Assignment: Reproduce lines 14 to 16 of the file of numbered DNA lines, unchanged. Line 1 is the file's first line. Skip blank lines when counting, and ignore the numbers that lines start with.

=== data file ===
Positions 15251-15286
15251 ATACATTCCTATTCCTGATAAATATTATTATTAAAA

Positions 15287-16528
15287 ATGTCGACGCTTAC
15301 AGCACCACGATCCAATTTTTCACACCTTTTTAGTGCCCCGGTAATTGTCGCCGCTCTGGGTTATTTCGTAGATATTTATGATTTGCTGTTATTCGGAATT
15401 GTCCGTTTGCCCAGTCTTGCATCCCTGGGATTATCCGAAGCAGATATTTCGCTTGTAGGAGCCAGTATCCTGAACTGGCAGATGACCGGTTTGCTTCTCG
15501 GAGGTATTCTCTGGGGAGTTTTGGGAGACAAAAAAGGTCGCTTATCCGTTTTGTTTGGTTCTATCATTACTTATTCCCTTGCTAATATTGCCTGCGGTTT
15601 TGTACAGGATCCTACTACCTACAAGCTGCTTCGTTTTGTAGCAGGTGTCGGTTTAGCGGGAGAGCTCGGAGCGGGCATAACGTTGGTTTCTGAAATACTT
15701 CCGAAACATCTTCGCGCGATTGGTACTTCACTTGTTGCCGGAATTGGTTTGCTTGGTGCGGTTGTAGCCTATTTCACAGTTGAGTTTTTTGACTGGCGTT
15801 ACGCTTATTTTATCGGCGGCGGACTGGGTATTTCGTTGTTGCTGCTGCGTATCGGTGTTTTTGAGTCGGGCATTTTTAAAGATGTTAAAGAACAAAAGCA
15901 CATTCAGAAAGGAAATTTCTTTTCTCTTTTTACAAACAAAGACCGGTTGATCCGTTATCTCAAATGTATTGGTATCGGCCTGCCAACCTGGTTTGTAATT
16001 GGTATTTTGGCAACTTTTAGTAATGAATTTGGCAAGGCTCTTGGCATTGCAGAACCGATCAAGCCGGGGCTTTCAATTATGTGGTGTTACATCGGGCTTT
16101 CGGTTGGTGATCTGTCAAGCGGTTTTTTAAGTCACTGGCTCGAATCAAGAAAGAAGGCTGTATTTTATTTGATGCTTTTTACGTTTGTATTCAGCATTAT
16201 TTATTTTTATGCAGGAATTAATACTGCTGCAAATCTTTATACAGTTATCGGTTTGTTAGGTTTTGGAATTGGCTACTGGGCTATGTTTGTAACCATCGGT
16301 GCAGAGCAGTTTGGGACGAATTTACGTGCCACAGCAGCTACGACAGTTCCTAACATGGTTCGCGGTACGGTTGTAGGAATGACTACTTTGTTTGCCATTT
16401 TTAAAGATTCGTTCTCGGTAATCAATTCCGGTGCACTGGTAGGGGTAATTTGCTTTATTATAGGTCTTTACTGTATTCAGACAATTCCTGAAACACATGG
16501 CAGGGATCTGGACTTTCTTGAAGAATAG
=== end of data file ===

16201 TTATTTTTATGCAGGAATTAATACTGCTGCAAATCTTTATACAGTTATCGGTTTGTTAGGTTTTGGAATTGGCTACTGGGCTATGTTTGTAACCATCGGT
16301 GCAGAGCAGTTTGGGACGAATTTACGTGCCACAGCAGCTACGACAGTTCCTAACATGGTTCGCGGTACGGTTGTAGGAATGACTACTTTGTTTGCCATTT
16401 TTAAAGATTCGTTCTCGGTAATCAATTCCGGTGCACTGGTAGGGGTAATTTGCTTTATTATAGGTCTTTACTGTATTCAGACAATTCCTGAAACACATGG